10 Popular Epic Movies That Twisted History
Movie bloopers are a very often and frequent thing. There is even a special annual movie rating that lists the movies that have the most mistakes in them. In 2018, Jurassic World: Fallen Kingdom was the leader on this list. But when it comes to the mistakes that twist real historical events, this is not a funny thing anymore. Especially if the same directors keep making mistakes in several of their movies.
Bright Side remembered 10 famous movies where the creators made some minor and serious mistakes. It’s possible that you missed them even if you’ve seen these movies more than once.
In Troy, you can see brave horse riders. But the Trojan War took place in the 13th century B.C. and the ancient Greeks didn’t start riding horses until the 6th century B.C. and before that they only used chariots.
9. Robin Hood
Robin Hood, himself, from the movie is an ambiguous and even mythical character, so we are not going to discuss this. But Ridley Scott’s movie has some inaccuracies about the real historical people:
- In the movie, King Richard the Lionheart dies from an arrow during an attack on the castle. Richard I was actually wounded during a castle siege. But he didn’t die until 10 days later because of an infection.
- There were 16 years between the day John was crowned and the day the Magna Carta was signed. In the movie, this time period is not shown at all.
8. Apollo 13
In Apollo 13, after a 4-minute silence, Thomas Ken Mattingly was working on establishing the connection with the ship. It was true that this astronaut was excluded from the ship crew just several days before the mission because he was believed to have been infected with measles. And it is true that he made a huge contribution to the rescue mission because he knew the ship perfectly. But it was Joseph P. Kerwin who was actually the one who established the connection with the ship.
7. The Last Samurai
In The Last Samurai, a story that begins in 1876, you can see a close-up of the flags of the US. During the period from 1867 to 1877, there were really 37 stars on the American flag. But in other shots of the movie, there are flags with way more stars, which would have been true for the later period of the US (but no earlier than 1890).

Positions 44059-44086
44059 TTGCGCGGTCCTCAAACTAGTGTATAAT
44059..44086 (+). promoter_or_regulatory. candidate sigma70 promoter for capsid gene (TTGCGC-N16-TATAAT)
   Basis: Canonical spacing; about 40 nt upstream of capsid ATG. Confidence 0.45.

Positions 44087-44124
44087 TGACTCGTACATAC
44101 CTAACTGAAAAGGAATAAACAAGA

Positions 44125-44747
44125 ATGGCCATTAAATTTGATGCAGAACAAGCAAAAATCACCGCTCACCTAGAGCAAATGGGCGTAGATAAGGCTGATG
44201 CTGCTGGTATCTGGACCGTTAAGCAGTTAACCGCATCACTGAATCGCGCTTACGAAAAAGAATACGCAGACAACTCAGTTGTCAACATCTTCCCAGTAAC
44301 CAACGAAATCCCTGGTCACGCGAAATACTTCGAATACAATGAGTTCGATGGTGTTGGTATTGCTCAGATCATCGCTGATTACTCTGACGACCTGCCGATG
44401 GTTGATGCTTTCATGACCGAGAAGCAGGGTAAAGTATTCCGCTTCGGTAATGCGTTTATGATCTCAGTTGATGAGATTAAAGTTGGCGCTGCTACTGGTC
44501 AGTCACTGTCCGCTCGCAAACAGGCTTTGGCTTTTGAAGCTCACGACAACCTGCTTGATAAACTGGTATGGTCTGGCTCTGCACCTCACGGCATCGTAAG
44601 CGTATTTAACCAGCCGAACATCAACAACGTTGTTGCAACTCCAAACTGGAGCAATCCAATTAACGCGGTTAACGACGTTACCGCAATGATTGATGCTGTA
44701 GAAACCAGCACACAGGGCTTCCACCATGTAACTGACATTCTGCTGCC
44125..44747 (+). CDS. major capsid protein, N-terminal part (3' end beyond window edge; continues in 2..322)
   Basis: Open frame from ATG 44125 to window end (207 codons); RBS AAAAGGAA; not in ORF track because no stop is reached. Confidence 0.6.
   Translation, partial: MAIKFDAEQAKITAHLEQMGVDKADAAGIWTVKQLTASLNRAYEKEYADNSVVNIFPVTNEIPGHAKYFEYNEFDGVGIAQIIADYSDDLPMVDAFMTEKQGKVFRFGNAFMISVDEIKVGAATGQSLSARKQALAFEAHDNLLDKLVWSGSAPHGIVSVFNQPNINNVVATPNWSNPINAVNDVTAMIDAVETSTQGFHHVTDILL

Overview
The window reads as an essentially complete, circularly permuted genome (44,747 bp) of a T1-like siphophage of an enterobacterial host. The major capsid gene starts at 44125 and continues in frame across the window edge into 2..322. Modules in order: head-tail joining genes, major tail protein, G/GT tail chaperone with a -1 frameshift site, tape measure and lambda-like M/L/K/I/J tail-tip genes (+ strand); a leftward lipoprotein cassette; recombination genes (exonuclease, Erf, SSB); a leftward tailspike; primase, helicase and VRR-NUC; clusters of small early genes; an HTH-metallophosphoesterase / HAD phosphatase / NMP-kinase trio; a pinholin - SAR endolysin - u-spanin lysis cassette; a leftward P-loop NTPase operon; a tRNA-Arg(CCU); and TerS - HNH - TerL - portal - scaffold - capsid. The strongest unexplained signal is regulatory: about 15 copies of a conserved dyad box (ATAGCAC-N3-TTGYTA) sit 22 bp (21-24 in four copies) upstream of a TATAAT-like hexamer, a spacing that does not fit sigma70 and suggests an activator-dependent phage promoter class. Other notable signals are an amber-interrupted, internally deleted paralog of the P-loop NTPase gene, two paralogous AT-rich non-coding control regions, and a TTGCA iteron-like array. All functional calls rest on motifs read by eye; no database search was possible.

In Alexander, the enemy of the great military leader and the warlord of the Persians, Darius III is shown as an attractive young man. During the shooting process, the creators didn’t use any special aging makeup for 36-year-old Raz Degan. But in fact, the read Darius III was 50 years old at the time that the events happened.
5. Django Unchained
Django Unchained is set in 1859. The main character appears in the movie wearing stylish sunglasses and this happens several times. However, the mass production of sunglasses didn’t start until 1929.
4. Indiana Jones and the Last Crusade
Indiana Jones and the Last Crusade is the third part of the popular franchise about the famous archaeologist. During the entire movie, the Nazi soldiers wear medals and other symbols of the Second World War even though the movie is set in 1939.
3. Kingdom of Heaven
Kingdom of Heaven is based on the events that happened before the Third Crusade. According to the plot, the main character Balian was just a blacksmith. But in reality, Balian came from a noble family and his father was a knight. In reality, Balian was already over 40 years old during the events from the film. But Ridley Scott didn’t use any special makeup for 28-year-old Orlando Bloom.
The film is set during the time of the Great Depression in the US (the beginning of the 1930s) when some people were so desperate to earn money, that they bet the last pennies they had on horse races. In the movies, you can see the special helmets on the jockeys with the bands that make riding a little safer. But at that time, there were no such bands on these helmets.
1. The Green Mile
The Green Mile is set in Louisiana in 1935. At that time, prisoners were hung, not electrocuted. The electric chair didn’t become a way to execute prisoners until 1941.
What is your attitude toward situations where directors twist historical facts?
Preview photo credit Troy / Warner Bros.